He has sent me to bind up the broken-hearted,
to proclaim freedom for the captives
and release from darkness for the prisoners,[a]
2 to proclaim the year of the Lord’s favour
and the day of vengeance of our God,
to comfort all who mourn,
3 and provide for those who grieve in Zion –
to bestow on them a crown of beauty
instead of ashes,
the oil of joy
instead of mourning,
and a garment of praise
instead of a spirit of despair.
They will be called oaks of righteousness,
a planting of the Lord
for the display of his splendour (NIV)
So why Christians on the Left for someone who thinks that the SDP should demerge from the Liberal Democrats, and is a lot less uncomfortable with the Labour party than the Tories but isn’t a Socialist and believes pretty broadly that people should be able to make as much money as they wish as long as they don’t exploit people by avoiding and evading taxes, overcharging customers, underpaying suppliers and staff, etc?
That exploitation thing is the key. I may consider myself third way, because I see how levelling out of people in more extreme versions of socialism cannot reward or encourage excellence because there is no incentive, yet individualism and libertarianism espoused by Ayn Rand et al loses its social conscience, and denies equality of opportunity – indeed, because the market is king, those with power – and money – in a “free” market will use that power to squeeze out others, either by making sure that they don’t have enough money to make great ideas reality, or simply pricing them out of the market.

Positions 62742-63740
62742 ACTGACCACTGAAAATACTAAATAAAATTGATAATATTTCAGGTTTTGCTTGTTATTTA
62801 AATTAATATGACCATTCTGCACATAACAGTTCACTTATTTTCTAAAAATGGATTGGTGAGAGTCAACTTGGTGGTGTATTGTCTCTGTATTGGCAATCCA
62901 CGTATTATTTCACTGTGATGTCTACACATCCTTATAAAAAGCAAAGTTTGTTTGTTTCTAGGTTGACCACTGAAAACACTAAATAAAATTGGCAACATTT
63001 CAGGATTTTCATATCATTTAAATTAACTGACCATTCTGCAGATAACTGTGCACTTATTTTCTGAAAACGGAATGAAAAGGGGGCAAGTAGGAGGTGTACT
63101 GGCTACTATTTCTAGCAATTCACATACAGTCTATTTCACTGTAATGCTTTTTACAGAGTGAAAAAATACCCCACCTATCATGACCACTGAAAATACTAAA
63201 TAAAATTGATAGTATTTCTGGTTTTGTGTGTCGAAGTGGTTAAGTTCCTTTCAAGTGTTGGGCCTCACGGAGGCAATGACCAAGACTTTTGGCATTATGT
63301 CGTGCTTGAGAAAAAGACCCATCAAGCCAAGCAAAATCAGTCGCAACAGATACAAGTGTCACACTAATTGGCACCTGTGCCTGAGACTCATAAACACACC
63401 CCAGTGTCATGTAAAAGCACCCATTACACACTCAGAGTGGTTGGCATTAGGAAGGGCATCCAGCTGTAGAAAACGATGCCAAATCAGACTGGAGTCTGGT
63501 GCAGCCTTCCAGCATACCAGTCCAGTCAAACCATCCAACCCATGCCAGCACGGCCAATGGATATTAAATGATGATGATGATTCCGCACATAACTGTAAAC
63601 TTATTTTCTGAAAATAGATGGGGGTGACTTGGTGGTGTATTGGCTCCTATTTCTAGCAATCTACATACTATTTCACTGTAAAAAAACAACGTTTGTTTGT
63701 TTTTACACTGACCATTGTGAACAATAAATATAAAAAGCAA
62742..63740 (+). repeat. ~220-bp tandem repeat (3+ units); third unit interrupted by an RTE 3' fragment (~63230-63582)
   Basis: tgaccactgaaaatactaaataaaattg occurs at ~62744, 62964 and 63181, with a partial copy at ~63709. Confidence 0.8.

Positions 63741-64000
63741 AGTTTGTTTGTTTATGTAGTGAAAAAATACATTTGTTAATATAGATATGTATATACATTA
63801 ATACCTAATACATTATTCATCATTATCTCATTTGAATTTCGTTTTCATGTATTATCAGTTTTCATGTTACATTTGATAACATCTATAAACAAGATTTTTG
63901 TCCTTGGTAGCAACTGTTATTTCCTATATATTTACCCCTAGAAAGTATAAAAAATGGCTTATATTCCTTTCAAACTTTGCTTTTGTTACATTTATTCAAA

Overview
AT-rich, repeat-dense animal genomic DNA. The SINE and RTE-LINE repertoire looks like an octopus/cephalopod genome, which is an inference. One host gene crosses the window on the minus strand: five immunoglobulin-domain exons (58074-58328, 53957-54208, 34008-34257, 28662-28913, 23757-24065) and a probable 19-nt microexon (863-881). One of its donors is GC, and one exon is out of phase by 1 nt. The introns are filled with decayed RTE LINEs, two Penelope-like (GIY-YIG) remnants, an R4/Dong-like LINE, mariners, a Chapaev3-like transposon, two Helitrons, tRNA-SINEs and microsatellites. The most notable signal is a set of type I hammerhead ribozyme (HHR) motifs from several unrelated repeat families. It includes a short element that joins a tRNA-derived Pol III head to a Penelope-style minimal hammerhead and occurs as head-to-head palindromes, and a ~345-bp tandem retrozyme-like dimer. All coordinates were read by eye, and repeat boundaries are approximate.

In the change of name of the Christian Socialist Movement to Christians on the Left, even though it remains tied to the Labour party, I see a widening that will allow more people like me to be involved, because of that common ground in concern for others – and I look forward to seeing what happens next.